You Are Not Required To Set Yourself On Fire

I spent a lot of time over the last week with the saying “You are not required to set yourself on fire to keep other people warm”. I built some cool memes to share around, and I then created a bunch of stuff for my stores on Etsy and this website. And of course, that led to me thinking about the saying a lot.

So let’s talk about what it means. “You are not required to set yourself on fire” is a pretty radical statement. It’s visual. It’s a bit frightening. You find yourself thinking of flames when you see it. All of that is good because this is the opposite of what many of us were trained to believe.

Text: You Are Not Required To Set Yourself On Fire To Keep Other People Warm. Image. A silhouette of a longhaired person with a feminine shape who is pushing their arms in both directions and posing with one knee bent backed by stylized yellow and orange flames, framed in a medium blue oval from which both hands and the tip of one foot extend slightly. Text is white with orange accents.

“To keep other people warm”. I mean, the whole phrase together is a bit absurd. Of course we don’t set ourselves on fire to keep others warm. That would kill us.



Using the “You Are Not Required To Set Yourself On Fire” in Real Life

So that’s the point. We “set ourselves on fire” by ignoring our own long-term needs and goals. We keep other people warm, a temporary, possibly not necessary condition.

“You are not required to set yourself on fire to keep other people warm” sets a huge boundary. Do you maybe want to build a fire from scrap wood for the other person? Do you want to let them know where to get kindling? Those are fine. You can even teach them how to build and maintain a fire. But you are not required to, and you won’t, set yourself on fire to warm them.

So let’s use this metaphor in some real-life examples:


Suppose your boss calls and says that they need you to come in on your weekend when you’d scheduled it off to take a long-awaited trip with your family. If you cancel your trip and go to work, you are setting yourself on fire. Perhaps instead you could take a 15-minute consultation call. Or you could agree to be available by email. Or you could call a colleague and have them fill in and help.


Now suppose your child, parent, or sibling has a serious addiction. They call you up and beg for a place to stay, but the last two times they did, they stole from you. It’s reasonable to assume they’ll steal from you again. Allowing them to stay at your house before they have changed their behavior would be “setting yourself on fire”. Instead, you could help them get into rehab. You take them out to lunch and feed them, let them know you love them, and help them get into a homeless shelter. Or you could help them access mental health care.


The most common place, I think, where we are trained to believe the opposite of “You are not required to set yourself on fire to keep other people warm” is in romance. Suppose your partner tells you that they don’t like your best friend, Jax, who has been your friend since early childhood. They ask you to stop hanging out with your friend. Before even talking about how big a red flag this is, you just don’t want to give up your friend. If you dumped your friend, that would be setting yourself on fire.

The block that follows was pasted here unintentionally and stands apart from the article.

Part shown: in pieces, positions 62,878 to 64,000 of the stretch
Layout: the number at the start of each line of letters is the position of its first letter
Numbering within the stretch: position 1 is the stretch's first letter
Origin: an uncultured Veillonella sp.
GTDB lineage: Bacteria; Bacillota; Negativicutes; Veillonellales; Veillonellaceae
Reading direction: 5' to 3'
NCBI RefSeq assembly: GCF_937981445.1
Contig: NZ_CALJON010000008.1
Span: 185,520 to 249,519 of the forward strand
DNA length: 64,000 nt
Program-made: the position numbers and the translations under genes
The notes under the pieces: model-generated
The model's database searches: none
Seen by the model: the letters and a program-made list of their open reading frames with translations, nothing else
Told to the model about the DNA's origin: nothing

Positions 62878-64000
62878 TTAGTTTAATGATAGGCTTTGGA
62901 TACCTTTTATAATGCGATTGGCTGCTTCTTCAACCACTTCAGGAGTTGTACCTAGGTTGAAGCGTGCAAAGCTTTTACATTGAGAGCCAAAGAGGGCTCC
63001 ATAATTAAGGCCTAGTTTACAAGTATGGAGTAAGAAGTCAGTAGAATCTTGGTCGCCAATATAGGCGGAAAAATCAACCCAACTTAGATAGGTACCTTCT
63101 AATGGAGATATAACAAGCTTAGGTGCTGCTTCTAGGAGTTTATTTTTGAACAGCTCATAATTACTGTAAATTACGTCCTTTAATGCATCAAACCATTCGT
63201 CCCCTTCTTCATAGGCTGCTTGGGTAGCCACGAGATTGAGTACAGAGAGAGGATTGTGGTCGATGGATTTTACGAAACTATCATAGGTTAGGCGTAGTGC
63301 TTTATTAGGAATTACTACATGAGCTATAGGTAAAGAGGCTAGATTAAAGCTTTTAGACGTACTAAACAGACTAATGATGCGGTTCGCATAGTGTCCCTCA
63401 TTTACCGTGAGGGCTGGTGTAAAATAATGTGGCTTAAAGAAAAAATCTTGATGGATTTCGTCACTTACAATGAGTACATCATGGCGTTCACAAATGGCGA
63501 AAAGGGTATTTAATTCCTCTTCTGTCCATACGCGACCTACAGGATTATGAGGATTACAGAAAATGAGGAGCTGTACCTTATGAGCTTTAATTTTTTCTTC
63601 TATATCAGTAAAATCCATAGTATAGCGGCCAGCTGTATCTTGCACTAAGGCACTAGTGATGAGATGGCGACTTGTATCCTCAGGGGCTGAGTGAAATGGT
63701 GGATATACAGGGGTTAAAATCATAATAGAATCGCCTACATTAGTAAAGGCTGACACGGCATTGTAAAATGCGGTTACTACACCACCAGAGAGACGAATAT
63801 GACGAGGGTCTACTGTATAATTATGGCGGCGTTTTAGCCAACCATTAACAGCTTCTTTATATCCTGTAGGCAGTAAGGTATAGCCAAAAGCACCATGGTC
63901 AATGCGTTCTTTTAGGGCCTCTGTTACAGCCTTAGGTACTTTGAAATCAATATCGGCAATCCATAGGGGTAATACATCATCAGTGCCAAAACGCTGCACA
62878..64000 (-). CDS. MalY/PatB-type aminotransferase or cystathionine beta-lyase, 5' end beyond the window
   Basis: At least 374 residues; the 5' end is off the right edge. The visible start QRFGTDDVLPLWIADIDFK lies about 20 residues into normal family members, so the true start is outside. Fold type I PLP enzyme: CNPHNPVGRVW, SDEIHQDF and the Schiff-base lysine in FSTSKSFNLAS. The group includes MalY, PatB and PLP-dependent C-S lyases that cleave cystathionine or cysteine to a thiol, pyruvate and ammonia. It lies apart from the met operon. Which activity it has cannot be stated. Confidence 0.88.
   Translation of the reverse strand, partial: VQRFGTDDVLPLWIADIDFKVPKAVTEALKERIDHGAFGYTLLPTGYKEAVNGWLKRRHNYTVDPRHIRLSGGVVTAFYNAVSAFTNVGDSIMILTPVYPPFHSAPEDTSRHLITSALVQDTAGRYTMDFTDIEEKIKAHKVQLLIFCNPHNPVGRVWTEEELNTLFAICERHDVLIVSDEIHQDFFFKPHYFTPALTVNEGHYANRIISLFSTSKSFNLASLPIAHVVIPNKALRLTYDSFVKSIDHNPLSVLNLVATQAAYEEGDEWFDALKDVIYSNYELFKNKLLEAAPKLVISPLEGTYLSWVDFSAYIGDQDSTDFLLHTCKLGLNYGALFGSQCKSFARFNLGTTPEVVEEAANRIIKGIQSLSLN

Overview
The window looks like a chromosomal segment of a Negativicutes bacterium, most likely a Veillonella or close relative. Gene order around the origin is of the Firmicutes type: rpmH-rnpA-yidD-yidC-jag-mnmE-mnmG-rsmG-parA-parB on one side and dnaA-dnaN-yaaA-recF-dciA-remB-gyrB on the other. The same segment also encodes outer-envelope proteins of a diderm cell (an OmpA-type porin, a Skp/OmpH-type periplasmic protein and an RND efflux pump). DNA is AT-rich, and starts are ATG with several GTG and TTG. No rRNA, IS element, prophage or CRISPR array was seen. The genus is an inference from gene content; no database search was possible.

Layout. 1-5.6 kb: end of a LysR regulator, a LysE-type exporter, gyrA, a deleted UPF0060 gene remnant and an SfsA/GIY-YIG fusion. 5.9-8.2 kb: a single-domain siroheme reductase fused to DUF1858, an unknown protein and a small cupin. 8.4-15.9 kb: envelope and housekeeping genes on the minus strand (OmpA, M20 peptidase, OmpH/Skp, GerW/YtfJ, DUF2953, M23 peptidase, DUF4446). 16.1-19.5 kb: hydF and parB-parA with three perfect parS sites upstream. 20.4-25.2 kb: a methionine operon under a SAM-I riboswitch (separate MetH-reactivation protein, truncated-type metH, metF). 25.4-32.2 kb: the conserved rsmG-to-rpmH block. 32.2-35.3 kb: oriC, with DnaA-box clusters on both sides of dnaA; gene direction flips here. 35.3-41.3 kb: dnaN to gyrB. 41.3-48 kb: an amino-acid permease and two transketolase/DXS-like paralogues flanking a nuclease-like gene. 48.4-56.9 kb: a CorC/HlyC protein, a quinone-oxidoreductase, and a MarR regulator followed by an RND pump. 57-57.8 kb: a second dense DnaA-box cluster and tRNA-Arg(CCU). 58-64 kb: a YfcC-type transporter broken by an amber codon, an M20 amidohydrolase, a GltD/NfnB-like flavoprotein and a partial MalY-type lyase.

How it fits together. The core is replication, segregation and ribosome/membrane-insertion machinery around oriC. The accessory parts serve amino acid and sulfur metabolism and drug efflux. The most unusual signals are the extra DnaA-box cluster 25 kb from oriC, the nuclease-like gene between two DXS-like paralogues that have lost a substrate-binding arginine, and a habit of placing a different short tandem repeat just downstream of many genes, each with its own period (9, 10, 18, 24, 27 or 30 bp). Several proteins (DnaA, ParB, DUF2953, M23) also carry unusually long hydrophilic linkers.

Telling your partner that they have no say in who you chose to be friends with is an option. So is agreeing that while your friend is important and so is your partner, you’ll arrange your social life so that they are rarely in the same room. Finally, in this case, dumping your partner is on the table.

In General

Ask yourself how heavy or “how hot” the thing that you’re being asked to do is. How will it interfere in your life? Will it stop you from doing something that defines you? Could it get in the way of your physical or emotional health or safety? If the answer to either of the last two questions is “yes”, a person is asking you to set yourself on fire. And you are don’t have to do that.

Give yourself time to think about your answer before answering. Excuse yourself from the room or put your phone away for a bit. Figure out how you can help them build a fire that is safe for you, or teach them how to build a fire. Perhaps at this point your move is to refuse to help them keep warm at all.

When you’re ready, prepare yourself by knowing exactly what your boundary is, call in support if needed, and answer them.

Be Prepared for Consequences

People generally don’t like being told “no”. Some of the people who are asking you to “keep them warm” will not like the solutions you offer. And that’s okay. There is room for negotiation in the middle. However, if the only solution the other person will accept is for you to “set yourself on fire”,

On Boundaries: No Is A Complete Sentence(Opens in a new browser tab)

Four By Four: Protecting Your Physical Boundaries

Remind Yourself Of Your Boundaries

Head over to my Etsy store and grab a coffee mug, T-shirt, or a blank bullet journal that will let others know your boundaries are firm. When your co-worker asks you to “set yourself on fire” for their comfort, just raise your mug and say no.

On Boundaries: Scripts for Setting Your Material Boundaries

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